My first book of 2010 is The Zombie Survival Guide by Max Brooks. I'd leafed through it a couple times at Barnes and Noble, curious but never committed, and then I got it as a Christmas gift. I thought it would be more madcap, but part of the joke is how seriously the author approaches the subject. In effect, this really is an instruction manual for how to defend yourself from zombie attacks. The most interesting part has been simply learning more about the world of zombies: the book details the root cause of zombie-ism, how to kill zombies, what weapons work best, best options for safe havens, and most effective methods to take down a zombie army. The book finishes with 80 or so pages of zombie outbreaks throughout history. It's been quite fascinating, and entertaining.
I've also been reading For the Love of God for my book study group. This is a series of essays on spirituality and God-experience by a diverse array of authors such as The Dhali Lama and Matthew Good. Good's essay on experiencing God in all of creation and the presence of both death and resurrection has been a personal favorite so far.
We watched Angels and Demons this past week. I was iffy on watching it, because 1) I really liked the book, 2) I got really sick and tired of the Da Vinci Code "controversy" when that movie came out, and 3) I didn't like the Da Vinci Code movie. A&D was done better, although it was still kind of a flat action movie with a lead actor who is not an action star. They also made changes to story, effectively cutting out one of the book's major characters and minimizing the discussion of religion and science that was such a huge part of the book. At best, that discussion was just used to prop up the action stuff. So it still wasn't a great movie, but at least better than its predecessor.
We also watched The Incredible Hulk this week. This is the version with Edward Norton after people realized how awful the previous movie was. This was also a case of "I'm bored, and this movie is on." It actually wasn't horrible. In this version, Bruce Banner is hiding from the government while trying to find a cure for his condition. The military, of course, is trying to hunt him down because they want to weaponize his condition; to create supersoldiers. One soldier volunteers for such an experiment, and eventually we end up with The Hulk versus The Abomination. Lou Ferrigno has a cameo, as does Robert Downey, Jr. in a foreshadowing of a possible Avengers movie down the road.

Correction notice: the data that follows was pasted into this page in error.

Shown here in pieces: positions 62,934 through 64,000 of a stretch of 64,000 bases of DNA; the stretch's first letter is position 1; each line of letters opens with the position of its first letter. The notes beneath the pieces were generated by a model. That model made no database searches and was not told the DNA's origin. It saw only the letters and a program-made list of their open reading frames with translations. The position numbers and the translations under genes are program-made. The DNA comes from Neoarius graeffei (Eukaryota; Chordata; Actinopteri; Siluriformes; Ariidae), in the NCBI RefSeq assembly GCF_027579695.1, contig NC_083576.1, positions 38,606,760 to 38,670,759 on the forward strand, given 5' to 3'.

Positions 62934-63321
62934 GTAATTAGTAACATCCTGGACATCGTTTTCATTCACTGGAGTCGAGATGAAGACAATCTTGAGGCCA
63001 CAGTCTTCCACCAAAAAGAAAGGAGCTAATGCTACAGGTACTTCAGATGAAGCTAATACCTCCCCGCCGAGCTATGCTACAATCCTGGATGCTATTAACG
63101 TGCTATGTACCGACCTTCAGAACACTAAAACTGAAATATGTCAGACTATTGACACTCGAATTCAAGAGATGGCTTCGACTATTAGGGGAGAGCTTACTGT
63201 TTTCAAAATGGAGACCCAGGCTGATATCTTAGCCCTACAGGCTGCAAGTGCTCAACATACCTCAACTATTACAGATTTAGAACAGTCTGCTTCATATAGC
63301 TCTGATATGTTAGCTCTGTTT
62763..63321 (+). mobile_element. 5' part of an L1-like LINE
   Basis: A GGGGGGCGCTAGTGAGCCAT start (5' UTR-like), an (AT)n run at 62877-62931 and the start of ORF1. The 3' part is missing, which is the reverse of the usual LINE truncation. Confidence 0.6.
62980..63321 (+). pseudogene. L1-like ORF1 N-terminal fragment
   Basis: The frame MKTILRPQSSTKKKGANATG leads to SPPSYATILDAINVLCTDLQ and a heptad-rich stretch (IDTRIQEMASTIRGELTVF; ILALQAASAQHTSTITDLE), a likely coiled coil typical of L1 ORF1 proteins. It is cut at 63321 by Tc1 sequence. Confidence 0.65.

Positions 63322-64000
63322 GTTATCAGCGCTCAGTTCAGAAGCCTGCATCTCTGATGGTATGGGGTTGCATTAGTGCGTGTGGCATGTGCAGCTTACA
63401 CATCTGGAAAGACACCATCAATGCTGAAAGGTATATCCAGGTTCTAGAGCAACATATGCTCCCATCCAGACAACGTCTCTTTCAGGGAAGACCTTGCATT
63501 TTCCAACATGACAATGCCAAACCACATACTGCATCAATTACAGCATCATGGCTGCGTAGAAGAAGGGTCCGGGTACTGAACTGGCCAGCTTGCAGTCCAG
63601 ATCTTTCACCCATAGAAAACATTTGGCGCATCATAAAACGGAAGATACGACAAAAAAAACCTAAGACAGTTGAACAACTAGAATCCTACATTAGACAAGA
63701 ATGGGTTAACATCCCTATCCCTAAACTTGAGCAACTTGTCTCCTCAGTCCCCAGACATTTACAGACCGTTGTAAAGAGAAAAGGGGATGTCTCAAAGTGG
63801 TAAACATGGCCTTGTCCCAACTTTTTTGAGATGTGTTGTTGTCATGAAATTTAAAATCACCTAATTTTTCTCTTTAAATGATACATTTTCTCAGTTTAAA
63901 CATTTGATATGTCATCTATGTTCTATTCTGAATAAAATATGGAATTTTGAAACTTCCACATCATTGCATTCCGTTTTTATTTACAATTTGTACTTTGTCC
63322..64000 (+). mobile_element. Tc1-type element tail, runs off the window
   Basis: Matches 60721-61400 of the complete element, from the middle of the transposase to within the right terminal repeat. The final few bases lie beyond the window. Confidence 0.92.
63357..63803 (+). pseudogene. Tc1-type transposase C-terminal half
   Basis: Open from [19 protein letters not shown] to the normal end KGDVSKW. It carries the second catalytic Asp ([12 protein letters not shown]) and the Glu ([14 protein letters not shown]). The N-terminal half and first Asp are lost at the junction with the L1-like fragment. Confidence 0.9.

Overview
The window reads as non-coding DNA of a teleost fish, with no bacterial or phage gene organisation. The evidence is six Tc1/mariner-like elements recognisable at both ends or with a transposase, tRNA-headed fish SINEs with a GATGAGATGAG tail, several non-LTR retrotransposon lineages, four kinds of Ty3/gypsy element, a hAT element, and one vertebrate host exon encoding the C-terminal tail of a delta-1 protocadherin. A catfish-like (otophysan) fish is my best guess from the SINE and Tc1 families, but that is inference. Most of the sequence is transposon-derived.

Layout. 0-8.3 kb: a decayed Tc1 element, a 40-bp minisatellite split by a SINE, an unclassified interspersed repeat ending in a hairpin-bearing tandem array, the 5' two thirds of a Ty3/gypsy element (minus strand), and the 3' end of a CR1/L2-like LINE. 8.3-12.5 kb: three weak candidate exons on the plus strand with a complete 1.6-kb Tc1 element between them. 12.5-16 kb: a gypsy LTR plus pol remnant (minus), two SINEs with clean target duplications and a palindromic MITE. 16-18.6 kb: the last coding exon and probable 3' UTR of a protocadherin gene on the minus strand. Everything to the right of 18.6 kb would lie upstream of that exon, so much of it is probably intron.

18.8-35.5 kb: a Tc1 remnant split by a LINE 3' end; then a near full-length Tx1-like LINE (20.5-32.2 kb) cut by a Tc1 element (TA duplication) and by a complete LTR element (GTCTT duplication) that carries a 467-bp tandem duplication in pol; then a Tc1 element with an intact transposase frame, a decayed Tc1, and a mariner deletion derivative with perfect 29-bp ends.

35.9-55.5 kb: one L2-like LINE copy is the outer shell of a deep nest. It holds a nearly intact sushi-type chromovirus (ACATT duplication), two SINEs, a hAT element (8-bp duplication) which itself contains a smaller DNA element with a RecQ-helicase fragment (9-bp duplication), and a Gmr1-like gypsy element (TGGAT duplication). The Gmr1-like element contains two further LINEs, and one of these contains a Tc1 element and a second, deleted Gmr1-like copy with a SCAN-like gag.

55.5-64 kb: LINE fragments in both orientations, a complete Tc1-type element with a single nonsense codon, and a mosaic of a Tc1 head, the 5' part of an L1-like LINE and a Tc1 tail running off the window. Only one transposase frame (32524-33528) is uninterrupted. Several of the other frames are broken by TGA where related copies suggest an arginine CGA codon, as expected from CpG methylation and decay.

This past episode of Monday Night RAW was surreal. They've had celebrity guest hosts the past few months, and this past Monday's host was Bret Hart, a former wrestler who left the WWE some 12 years ago under very ugly circumstances. The short version is that at that time, WWE and another company, WCW, were going neck and neck in ratings with WCW starting to have the edge. Hart was becoming increasingly dissatisfied with WWE's direction and started talking to WCW. Hart was also the WWE Champion at the time, and he wanted to drop the belt his way before leaving. The owner, Vince McMahon, came up with a plot to take the belt off of him during the 1997 Survivor Series pay-per-view in Montreal by having Hart's opponent and real-life bitter rival Shawn Michaels apply a submission hold and have the ref quickly ring the bell. That all sounds like a typical scripted wrestling story, but it wasn't. Click here for a much more exhaustive version. And so for 12 years Hart had vowed never to work with WWE again after what has come to be known as the Montreal Screwjob. Well, this past Monday Hart returned to RAW and stood face to face in the ring with Michaels, and the two had appeared to reconcile, even hugging at the end. That last part almost caused a Coffeepastor Head Asplode. It was really strange, but it was the most excited I've been to watch wrestling in a couple years.
I've been listening to Flight of the Conchords' newest album, I Told You I Was Freaky, which is essentially all the music from season 2 of their HBO show. The music is not unlike that season: flashes of brilliance, but not as strong as the first. The guys do more rap and R&B on this one, which again is hit-and-miss. I think that's also what happens when your first album is of songs you've spent years crafting and performing in stand-up routines, and your second album is of songs that were more hurriedly produced for your TV show.
This is my cousin's band, Wayside Manor. I felt like giving him some props here.